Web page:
What to Eat When You’re Not Expecting Anything

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February 9, 2014 by lucieromarin

Today, during the homily, we were cautioned against reading time-wasting blogs. Fortunately, we were not cautioned against writing them, so I figure if I type this with my eyes closed then I will fulfill my duties both to cyberspace and to obedience.

We’ve all heard the sermons about food, and about how we shouldn’t think too much about it (or eat too much of it) and how we must mortify our palates with too little or too much salt, and so on. Well, I can’t deny that there is some prudence in this; nonetheless, it remains true that a) we have to eat, and b) when you’re alone and depressed, reaching for a bar of chocolate only to remember that you’re supposed to mortify your palate and not rely on food for your happiness only makes you b.i) more scrupulous and depressed or b.ii) rebellious, so that you eat the chocolate, and then feel corpulent, which is bad, or become corpulent, which is worse, because now you’re unhealthy and overweight, as well as alone, scrupulous and depressed.

Unless you’re a yoga-loving raw vegan (which I most assuredly am not) there are times when your quinoa-and-chia salad just doesn’t cut it. At the same time, it actually is a long-term kind of bad-for-you to be addicted to anything, especially to the fried or sugary treats that will eventually spoil your skin, your palate, and who knows what else.

So, what do you do, then, when you’re alone, depressed, and hungry? My general rules are as follows:

1) Activity conquers melancholy, so you need to prepare your food yourself, but keep it simple (unless you really love cooking.)

2) Make it red and green. This may sound absurd, but remember that any kind of beauty conquers melancholy, and when your eye looks down at your plate, you want it to be delighted by the colour it apprehends there, not further depressed by the drear of grease or sludge.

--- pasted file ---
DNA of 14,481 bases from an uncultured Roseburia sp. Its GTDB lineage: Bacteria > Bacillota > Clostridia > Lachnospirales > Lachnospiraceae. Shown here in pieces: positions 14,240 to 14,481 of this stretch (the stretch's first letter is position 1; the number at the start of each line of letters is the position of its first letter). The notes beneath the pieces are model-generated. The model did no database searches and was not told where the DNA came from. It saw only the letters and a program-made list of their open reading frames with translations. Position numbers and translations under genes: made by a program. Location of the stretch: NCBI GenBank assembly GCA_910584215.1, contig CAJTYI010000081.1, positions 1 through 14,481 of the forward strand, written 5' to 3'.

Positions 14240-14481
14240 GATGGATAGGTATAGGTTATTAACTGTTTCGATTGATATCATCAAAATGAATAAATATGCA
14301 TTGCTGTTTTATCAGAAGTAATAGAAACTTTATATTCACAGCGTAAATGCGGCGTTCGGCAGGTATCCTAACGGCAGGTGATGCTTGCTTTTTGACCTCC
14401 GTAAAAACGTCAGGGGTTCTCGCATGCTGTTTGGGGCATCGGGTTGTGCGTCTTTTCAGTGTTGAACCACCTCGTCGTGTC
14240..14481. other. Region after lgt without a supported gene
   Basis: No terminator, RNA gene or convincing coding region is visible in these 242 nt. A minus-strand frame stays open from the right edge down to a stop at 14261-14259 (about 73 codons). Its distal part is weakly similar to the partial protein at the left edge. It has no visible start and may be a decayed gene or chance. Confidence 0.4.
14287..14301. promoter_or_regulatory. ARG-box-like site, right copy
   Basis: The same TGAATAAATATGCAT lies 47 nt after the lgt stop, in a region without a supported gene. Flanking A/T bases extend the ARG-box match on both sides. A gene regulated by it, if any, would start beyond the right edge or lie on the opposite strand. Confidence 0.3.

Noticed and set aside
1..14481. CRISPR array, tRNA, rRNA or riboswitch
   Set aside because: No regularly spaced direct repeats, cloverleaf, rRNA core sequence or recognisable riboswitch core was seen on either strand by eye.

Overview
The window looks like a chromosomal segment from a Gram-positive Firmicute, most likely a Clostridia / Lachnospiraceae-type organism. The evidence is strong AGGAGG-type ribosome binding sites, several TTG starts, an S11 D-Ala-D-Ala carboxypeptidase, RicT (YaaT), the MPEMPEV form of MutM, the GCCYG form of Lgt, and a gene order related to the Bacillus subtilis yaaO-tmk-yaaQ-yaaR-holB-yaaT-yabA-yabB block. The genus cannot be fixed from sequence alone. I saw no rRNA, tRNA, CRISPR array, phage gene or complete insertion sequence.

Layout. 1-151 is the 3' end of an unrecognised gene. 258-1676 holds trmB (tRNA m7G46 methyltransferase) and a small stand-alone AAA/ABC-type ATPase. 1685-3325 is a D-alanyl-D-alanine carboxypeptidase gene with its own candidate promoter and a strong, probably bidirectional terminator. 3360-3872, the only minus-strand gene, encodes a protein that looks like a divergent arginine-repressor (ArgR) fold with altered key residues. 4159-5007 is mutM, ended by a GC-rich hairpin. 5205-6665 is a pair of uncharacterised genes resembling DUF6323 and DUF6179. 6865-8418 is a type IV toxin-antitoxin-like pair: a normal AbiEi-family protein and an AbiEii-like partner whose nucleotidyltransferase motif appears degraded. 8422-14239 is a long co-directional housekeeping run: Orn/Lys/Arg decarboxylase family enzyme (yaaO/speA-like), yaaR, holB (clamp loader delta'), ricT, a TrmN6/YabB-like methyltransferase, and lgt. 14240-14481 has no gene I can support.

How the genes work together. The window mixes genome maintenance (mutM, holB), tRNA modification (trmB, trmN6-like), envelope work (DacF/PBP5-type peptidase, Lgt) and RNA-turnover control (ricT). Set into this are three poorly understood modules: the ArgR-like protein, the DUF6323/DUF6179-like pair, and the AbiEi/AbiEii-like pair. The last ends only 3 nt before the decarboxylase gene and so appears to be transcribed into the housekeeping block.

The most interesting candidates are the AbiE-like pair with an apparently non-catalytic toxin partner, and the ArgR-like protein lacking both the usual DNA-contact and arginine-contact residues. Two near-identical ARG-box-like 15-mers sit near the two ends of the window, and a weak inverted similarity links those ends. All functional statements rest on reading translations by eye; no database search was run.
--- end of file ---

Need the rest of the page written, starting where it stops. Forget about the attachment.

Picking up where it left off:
3) For example: Two slices of bacon, mushrooms, cherry tomatoes, and spinach, fried together in olive oil and topped with grated cheese. Another example: chopped green beans, cherry tomatoes, a tin of tuna in olive oil, a chopped boiled egg, and grated cheese, tossed together.

4) Fancy patisserie cake. If you’ve reached the age at which you know you Should Not Eat Cake Because You’re Not Getting Any Younger, you have another cause for depression to add to your existing list (i.e. your failure to master your concupiscible appetite, and whatever caused your unhappiness in the first place.) At the same time, if you haven’t any babies to cuddle or husbandly shoulders to lean on, and you can’t afford any fascinating excursions, and you’re tired, and tomorrow’s Monday…well, you’re going to want something for afternoon tea.

The important thing is not to get addicted to rubbish. So, walk to your nearest fancy patisserie because a) activity conquers melancholy, b) engaging with other people  conquers melancholy (even if it’s only looking at them as they pass you in the street, or saying ‘thank you’ as they give you your change) and c) it’s important not to pay for rubbish.

5) Real yoghurt and fruit. I disliked fruit so violently for so long that I actually used to get angry when I saw people eat it voluntarily. Didn’t they know that it was pauper-food, and only meant for penance? Why would anyone voluntarily eat fruit, unless he was a miser or a joyless sourpuss who hated cake? I also used to think that yoghurt was the joyless miser’s version of cream.

Then I discovered a) natural yoghurt (or the kind of sweetened-but-thick-traditional yoghurt that isn’t yoplait’s watery, sugary travesty) b) blueberries, c) mangoes, d) the kiwi fruit called ‘kiwi gold.’ Suddenly, it all made sense. Blue and orange! So pretty!

6) Don’t eat in front of the television, if this is in any way possible. Okay, if you live in a highrise flat in a slum, there’s probably no back step or birdsong or view of the sky or rolling hills available to you. But if you have any alternative to the screen, take it.

7) Say grace after meals. If anyone had ever told me before this year that I would one day offer this advice to anyone, I would have said, “Pshaw!” followed by something scornful and unpublishable. But it’s true. If you’ve made something wholesome and delicious yourself, and then sat with something lovely that God has made (such as sunlight or stars or birdcalls) to eat it, then, when you’re finished, you’ll want to say ‘thank you.’

Either that – or I’m easily pleased!

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